In the shadow of death

2013-03-03 10:00

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Lucas Ledwaba reports on a man who asked to be killed, but lived to tell the Marikana tale

Agroup of men move, huddled together, towards a line of armoured vehicles, and police officers stand ready with automatic rifles, pistols and shotguns.

The men, carrying sticks, sharpened steel rods and spears, emerge from behind a cattle kraal where police set up a barbed wire cordon to stop them from advancing.

Police fire tear gas and spray them with a water cannon, but they keep coming, heads bent as they move with blankets and towels covering their bodies.

As they approach a line of two armoured vehicles, police open fire with rubber bullets.

A miner produces a firearm and fires a shot in the police’s direction.

The men lean further down, as if to take cover, then advance forward, picking up pace.

Before them, another line of police officers lie in wait. And, as they emerge past one of the nyalas, police mow them down with automatic gunfire.

Mzoxolo Magidiwana is one of them.

Hit several times, he crashes to the ground.

Near him, others lie sprawled in the dust, pools of blood forming around them.

The gunfire lasts just eight seconds, but 16 of his group die. A few hundred metres away, 18 others are killed, allegedly by police bullets.

On Wednesday, six months after the gruesome incident in which 34 men died, the 24-year-old took the stand at the Marikana Commission of Inquiry and spoke for the first time about what happened in those moments before the police opened fire.

He walks on crutches, needs constant medical care and was told he may be infertile because one of the bullets pierced his testicles.

In newspaper photographs taken between 3.51pm and 4pm on August 16, Magidiwana is wearing a green sweater, a maroon towel draped across his shoulder, holding a stick and leaning forward. He appears to shout as a policeman fires a rubber bullet at him.

“I was screaming. I said: ‘yooo!’” Magidiwana testified. “I feared I was going to be shot.”

His lawyer, Advocate Dali Mpofu, asked him if he believed the police’s bullets would penetrate his body.

“I knew the bullets would penetrate my body,” he replied.

Mpofu’s question related to police arguments that Magidiwana was part of a warrior group called Makarapa, members of which paid a muti man R500 each in an invincibility ritual.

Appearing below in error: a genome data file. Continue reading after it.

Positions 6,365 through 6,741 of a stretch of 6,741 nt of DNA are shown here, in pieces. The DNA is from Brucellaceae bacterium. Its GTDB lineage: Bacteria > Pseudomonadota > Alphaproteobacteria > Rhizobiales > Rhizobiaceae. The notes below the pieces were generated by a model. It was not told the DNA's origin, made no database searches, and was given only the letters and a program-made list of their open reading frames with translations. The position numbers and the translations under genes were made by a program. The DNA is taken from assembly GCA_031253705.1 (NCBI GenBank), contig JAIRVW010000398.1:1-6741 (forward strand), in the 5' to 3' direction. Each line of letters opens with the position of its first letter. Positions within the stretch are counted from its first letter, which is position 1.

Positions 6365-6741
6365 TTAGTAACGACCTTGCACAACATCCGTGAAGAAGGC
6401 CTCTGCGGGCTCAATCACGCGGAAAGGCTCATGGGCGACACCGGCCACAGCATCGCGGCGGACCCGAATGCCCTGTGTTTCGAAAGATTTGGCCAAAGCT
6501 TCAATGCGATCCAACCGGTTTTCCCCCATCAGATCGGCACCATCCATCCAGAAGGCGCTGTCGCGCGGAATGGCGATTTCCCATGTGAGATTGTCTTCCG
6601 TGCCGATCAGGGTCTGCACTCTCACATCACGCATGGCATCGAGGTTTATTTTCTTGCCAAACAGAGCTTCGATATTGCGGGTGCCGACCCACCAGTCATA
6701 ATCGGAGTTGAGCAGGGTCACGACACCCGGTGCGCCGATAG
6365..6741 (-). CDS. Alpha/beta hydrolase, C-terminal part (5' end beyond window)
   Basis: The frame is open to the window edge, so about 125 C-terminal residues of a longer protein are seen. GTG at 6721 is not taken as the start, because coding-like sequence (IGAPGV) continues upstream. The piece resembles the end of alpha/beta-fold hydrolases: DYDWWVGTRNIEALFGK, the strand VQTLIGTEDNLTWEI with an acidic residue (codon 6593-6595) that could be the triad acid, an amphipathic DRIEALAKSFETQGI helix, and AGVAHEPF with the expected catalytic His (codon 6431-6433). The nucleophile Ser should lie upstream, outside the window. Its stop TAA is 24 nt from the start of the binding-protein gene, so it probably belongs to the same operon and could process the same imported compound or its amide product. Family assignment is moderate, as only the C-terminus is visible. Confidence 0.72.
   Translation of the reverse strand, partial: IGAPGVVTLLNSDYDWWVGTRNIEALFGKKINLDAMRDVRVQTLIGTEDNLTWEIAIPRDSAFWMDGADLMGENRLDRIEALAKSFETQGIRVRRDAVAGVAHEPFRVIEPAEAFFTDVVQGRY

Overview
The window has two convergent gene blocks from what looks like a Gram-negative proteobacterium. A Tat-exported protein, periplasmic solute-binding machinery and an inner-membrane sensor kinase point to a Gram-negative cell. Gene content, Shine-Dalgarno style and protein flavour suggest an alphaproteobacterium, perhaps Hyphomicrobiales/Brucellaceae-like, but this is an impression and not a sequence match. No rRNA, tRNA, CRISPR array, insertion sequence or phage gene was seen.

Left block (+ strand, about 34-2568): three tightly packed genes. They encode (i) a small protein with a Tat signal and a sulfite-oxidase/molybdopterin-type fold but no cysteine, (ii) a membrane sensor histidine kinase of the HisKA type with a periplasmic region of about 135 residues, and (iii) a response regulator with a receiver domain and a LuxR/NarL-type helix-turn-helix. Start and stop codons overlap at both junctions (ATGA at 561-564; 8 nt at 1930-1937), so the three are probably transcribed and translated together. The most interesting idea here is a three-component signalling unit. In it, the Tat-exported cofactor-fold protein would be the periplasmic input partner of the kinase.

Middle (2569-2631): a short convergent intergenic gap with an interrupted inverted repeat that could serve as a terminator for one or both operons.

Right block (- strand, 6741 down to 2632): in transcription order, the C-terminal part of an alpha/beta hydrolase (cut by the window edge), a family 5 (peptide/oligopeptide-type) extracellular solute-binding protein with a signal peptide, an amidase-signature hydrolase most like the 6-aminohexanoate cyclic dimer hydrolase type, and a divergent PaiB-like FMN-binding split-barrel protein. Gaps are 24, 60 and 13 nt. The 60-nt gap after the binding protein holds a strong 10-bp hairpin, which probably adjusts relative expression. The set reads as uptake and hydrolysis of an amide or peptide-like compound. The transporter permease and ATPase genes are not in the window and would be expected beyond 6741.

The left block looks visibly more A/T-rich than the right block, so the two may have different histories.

Magidiwana said they were only trying to reach the Nkaneng informal settlement after police erected a barbed wire fence as part of efforts to control about 3 000 striking miners on a nearby koppie.

But that conflicts vastly with police arguments that the group wanted to engage officers in “a mortal duel”.

The police argue Mgcineni “Mambush” Noki, known as The Man in the Green Blanket, declared war on them after telling their negotiator shortly before the shooting: “I see the police are looking for war. We must sign a piece of paper so the world sees how we kill one another today.”

Police lawyer Ishmael Semenya told the commission a Mr X would testify about a ritual the men underwent in the days leading up to the shooting.

He said the mystery witness would tell of how they gathered on the banks of a stream for the ritual, cooking two live sheep, one black, the other white, over a fire, and smearing their ashes on incisions on the men’s ears.

The men, Semenya said, were then given muti to hold in their palms and instructed not to open their hands in the coming days.

This, they were told, would make it impossible for bullets to penetrate their bodies.

A box was shot at after the ritual and it was believed to have suffered no damage.

In the two days after the ritual, two security guards and two police officers were brutally killed in confrontations with the group, further convincing them they were invincible.

“No one waged war on the police. It was the police who killed people there,” Magidiwana said during cross-examination by police advocate Vuyani Ngalwana on Friday.

Lawyers representing the injured and the dead miners’ families dispute the existence of such a group and that the miners underwent any rituals.

Siphethe Phatsha, who lost a toe in the shooting, denied his colleagues underwent rituals or meant to attack the police.

Magidiwana’s testimony that he only joined the strike the morning of the shooting was disputed by video footage showing him among the group of miners police lawyers have called the Makarapa.

City Press also has photographs taken the previous day of Magidiwana among the protesters, carrying one stick with a small knob on the end and another with a sharp steel object on its edge.

Magidiwana denied it was him, prompting Judge Farlam to ask if he had an identical twin.

A brother looked similar, he said. He finally conceded it may have been him.

Magidiwana said he pleaded with police to kill him and told them his name so they could help his relatives claim his body.

This, he testified, was after a policeman shot at him several times as he lay injured and another laughed while taking pictures with his cellphone.

This evidence has not been tested yet.

The commission adjourned briefly on Thursday for Magidiwana to recover from seeing a video of his colleagues’ bodies strewn in the dust, with one’s skull shattered.

The hearing continues.

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